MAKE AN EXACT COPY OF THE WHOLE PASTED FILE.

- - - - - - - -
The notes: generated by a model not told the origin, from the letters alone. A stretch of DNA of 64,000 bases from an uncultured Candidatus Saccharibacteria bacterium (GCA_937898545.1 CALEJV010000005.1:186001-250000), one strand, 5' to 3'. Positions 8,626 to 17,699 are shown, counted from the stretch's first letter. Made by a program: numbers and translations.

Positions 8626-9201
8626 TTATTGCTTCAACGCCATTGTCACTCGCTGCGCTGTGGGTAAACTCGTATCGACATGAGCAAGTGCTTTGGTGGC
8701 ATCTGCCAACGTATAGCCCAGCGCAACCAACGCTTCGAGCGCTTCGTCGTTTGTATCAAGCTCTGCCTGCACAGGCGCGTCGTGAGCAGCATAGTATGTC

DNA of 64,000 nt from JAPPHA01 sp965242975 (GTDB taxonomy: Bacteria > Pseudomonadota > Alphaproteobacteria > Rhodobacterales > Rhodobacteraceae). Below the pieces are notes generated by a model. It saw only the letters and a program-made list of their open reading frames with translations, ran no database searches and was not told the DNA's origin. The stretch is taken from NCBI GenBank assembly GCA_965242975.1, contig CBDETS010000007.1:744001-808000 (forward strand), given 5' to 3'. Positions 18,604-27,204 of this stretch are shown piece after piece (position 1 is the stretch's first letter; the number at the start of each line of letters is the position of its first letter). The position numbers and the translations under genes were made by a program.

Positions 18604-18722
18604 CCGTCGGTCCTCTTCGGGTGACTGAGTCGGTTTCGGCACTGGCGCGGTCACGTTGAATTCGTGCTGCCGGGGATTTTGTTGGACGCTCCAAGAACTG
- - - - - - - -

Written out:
The notes: generated by a model not told the origin, from the letters alone. A stretch of DNA of 64,000 bases from an uncultured Candidatus Saccharibacteria bacterium (GCA_937898545.1 CALEJV010000005.1:186001-250000), one strand, 5' to 3'. Positions 8,626 to 17,699 are shown, counted from the stretch's first letter. Made by a program: numbers and translations.

Positions 8626-9201
8626 TTATTGCTTCAACGCCATTGTCACTCGCTGCGCTGTGGGTAAACTCGTATCGACATGAGCAAGTGCTTTGGTGGC
8701 ATCTGCCAACGTATAGCCCAGCGCAACCAACGCTTCGAGCGCTTCGTCGTTTGTATCAAGCTCTGCCTGCACAGGCGCGTCGTGAGCAGCATAGTATGTC

DNA of 64,000 nt from JAPPHA01 sp965242975 (GTDB taxonomy: Bacteria > Pseudomonadota > Alphaproteobacteria > Rhodobacterales > Rhodobacteraceae). Below the pieces are notes generated by a model. It saw only the letters and a program-made list of their open reading frames with translations, ran no database searches and was not told the DNA's origin. The stretch is taken from NCBI GenBank assembly GCA_965242975.1, contig CBDETS010000007.1:744001-808000 (forward strand), given 5' to 3'. Positions 18,604-27,204 of this stretch are shown piece after piece (position 1 is the stretch's first letter; the number at the start of each line of letters is the position of its first letter). The position numbers and the translations under genes were made by a program.

Positions 18604-18722
18604 CCGTCGGTCCTCTTCGGGTGACTGAGTCGGTTTCGGCACTGGCGCGGTCACGTTGAATTCGTGCTGCCGGGGATTTTGTTGGACGCTCCAAGAACTG